Preview: Surging Heat aim to add to Timberwolves road woes

December 30, 2018

TV: FOX Sports Sun

TIME: Pregame coverage begins at 5:30 p.m.


MIAMI -- Perhaps a road trip will do some good for the Minnesota Timberwolves.

The Timberwolves (16-19), who will visit the Miami Heat on Sunday night, lost at home to the 10-24 Atlanta Hawks on Friday. The Timberwolves shot just 55.3 percent from the foul line (21 of 38) and they heard boos from the home crowd.

"That's fans for you," said Timberwolves 6-foot-8 forward Andrew Wiggins, who made just 5 of 12 free throws despite being a 73.9 percent career shooter from the stripe.

While the Timberwolves could emulate one of those "Wanna get away?" airline commercials, they are just 4-13 on the road this season, and they will be playing a Heat team that has won six of its past seven games.

Miami (17-17) entered Saturday tied for sixth place in the Eastern Conference with a little more than half a season yet to play.

Neither team will have its top point guard in the lineup. In fact, the Timberwolves could be without their top two point guards as starter Jeff Teague and backup Derrick Rose are questionable because of ankle injuries.

Teague, who is averaging 11.6 points and leads the team with 8.3 assists, hasn't played since Dec. 15.

Rose, who is second on the team in scoring (18.9) and assists (4.8), sprained his right ankle on the final play of regulation in the loss to Atlanta. He had 25 points and nine assists against the Hawks.

Meanwhile, the Heat are without 2018 All-Star point guard Goran Dragic, who hasn't played since Dec. 10 and is expected to miss several more weeks after knee surgery.

With Dragic out, the Heat have found a surprising answer in forward Justise Winslow, who had never played point guard before this month.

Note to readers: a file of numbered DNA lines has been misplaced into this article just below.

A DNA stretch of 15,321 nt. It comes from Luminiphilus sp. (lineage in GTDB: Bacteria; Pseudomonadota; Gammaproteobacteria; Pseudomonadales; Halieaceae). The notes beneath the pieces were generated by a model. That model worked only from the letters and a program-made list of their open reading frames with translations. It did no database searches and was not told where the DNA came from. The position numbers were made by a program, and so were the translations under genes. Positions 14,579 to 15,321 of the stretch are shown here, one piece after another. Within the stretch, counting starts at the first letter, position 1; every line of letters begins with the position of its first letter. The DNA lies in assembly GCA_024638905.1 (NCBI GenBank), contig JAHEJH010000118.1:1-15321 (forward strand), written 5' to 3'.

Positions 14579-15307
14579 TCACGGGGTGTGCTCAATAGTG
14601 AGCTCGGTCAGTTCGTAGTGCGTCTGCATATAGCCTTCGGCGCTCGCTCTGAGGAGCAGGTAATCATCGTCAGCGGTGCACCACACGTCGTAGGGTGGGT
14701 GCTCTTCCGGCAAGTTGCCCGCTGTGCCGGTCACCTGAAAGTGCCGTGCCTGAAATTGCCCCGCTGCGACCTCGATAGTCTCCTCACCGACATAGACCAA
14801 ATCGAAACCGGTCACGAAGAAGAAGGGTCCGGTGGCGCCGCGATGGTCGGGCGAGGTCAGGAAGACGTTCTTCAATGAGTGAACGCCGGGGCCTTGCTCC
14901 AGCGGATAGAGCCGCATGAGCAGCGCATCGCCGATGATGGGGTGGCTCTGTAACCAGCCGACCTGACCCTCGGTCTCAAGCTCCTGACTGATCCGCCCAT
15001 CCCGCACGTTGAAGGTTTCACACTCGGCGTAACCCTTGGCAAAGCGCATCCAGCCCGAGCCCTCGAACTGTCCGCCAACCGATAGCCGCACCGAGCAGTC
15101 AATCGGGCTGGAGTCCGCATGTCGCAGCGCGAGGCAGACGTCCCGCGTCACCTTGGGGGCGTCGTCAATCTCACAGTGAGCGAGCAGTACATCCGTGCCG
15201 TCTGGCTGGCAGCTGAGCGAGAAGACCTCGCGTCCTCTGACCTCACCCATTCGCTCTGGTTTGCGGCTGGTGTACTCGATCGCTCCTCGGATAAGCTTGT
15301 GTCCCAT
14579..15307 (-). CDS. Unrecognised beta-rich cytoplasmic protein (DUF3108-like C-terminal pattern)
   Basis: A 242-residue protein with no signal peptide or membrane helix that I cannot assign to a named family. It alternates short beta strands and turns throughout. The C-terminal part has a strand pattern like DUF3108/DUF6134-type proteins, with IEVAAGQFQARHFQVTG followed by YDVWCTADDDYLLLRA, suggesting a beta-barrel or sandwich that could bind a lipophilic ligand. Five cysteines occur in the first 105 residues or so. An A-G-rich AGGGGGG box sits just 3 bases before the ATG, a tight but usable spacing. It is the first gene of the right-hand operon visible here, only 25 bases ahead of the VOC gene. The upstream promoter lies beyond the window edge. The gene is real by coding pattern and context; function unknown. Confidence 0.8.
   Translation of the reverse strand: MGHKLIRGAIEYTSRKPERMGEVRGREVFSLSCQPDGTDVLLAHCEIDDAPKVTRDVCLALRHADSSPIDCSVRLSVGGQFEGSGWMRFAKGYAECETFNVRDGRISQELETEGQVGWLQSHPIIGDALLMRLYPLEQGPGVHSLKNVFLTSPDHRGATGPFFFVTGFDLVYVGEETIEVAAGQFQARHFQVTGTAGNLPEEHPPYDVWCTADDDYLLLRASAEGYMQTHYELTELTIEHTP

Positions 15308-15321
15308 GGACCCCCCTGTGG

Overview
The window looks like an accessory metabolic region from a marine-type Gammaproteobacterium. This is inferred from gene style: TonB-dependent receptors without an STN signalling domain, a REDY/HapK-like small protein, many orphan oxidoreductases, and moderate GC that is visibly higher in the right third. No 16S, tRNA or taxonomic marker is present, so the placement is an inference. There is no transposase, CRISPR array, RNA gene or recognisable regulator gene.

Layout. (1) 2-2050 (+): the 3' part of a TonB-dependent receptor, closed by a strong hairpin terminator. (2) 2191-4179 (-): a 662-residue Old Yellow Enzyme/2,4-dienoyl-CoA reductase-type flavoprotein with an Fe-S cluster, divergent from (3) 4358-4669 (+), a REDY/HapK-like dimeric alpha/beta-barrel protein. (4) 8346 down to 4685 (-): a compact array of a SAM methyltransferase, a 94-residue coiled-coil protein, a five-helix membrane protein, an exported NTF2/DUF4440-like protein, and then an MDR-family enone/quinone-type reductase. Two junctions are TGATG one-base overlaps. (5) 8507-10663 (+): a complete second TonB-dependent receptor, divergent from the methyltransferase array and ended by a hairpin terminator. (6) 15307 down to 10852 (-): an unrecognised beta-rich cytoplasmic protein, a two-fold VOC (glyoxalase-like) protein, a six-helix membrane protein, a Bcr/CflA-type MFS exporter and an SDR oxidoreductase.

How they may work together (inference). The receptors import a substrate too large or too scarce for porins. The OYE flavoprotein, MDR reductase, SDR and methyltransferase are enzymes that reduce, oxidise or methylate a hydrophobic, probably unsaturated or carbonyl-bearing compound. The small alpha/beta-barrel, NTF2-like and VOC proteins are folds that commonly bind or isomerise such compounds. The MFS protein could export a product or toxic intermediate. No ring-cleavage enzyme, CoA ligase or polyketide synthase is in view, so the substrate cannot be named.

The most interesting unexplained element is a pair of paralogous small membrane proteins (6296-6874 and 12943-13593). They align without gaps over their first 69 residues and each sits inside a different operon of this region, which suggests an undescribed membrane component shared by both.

Miami is 5-1 since it started using Winslow at the point. And Winslow is coming off one of the best games of his career in Friday's 118-94 win over the Cleveland Cavaliers.

Winslow had game highs in four categories -- points (24), rebounds (11) assists (7) and steals (2).

"He is inspiring us on both ends of the court," Heat coach Erik Spoelstra told the media when asked about Winslow. "He has been rock solid in his floor game. He's becoming a complete basketball player."

Winslow, who has scored at least 20 points in three straight games, is still often lacking as a perimeter shooter. For example, he missed all four of his 3-point attempts against Cleveland.

But, overall, he has solidified Miami's all-around game in Dragic's absence. That means getting the ball to standouts such as shooting guard Josh Richardson, who leads the team with an 18.4 scoring average, and center Hassan Whiteside, who can be a beast inside.

Whiteside is averaging 13.2 points and leads Miami in rebounds (12.8) and blocks (2.6).

Heat forward James Johnson, who has started 17 games but left the game against the Cavaliers in the first quarter because of illness, is expected back against the Timberwolves. He is averaging 7.9 points and 3.3 rebounds.

In addition, Miami's Dion Waiters, who had been a starting shooting guard but has missed the entire season after ankle surgery, is making his comeback in the G League. His return to the NBA appears to be imminent.

"It's a great opportunity for (Waiters) to get some five-on-five work," Spoelstra said.

As for Minnesota, 7-foot center Karl-Anthony Towns leads the team in scoring (21.2), rebounds (11.8) and blocks (1.7). The first overall pick in the 2015 NBA Draft, Towns was the league's Rookie of the Year in 2016 and an All-Star in 2018.

But while Towns has proved to be a franchise player -- and his matchup with Whiteside on Sunday should be fun to watch -- more is expected from Wiggins, who has been criticized at times for a perceived lack of effort.

Wiggins' scoring average has decreased from 23.6 in 2016-2017 to 17.7 last season and 16.6 entering Sunday's game.

His field-goal percentage has also taken a hit, from .484 to .481 to .457, and all of that helps explain the boos.

Not that it seems to bother Wiggins.

"We've got some (crappy) fans and some good fans," he said. "That's just how it works."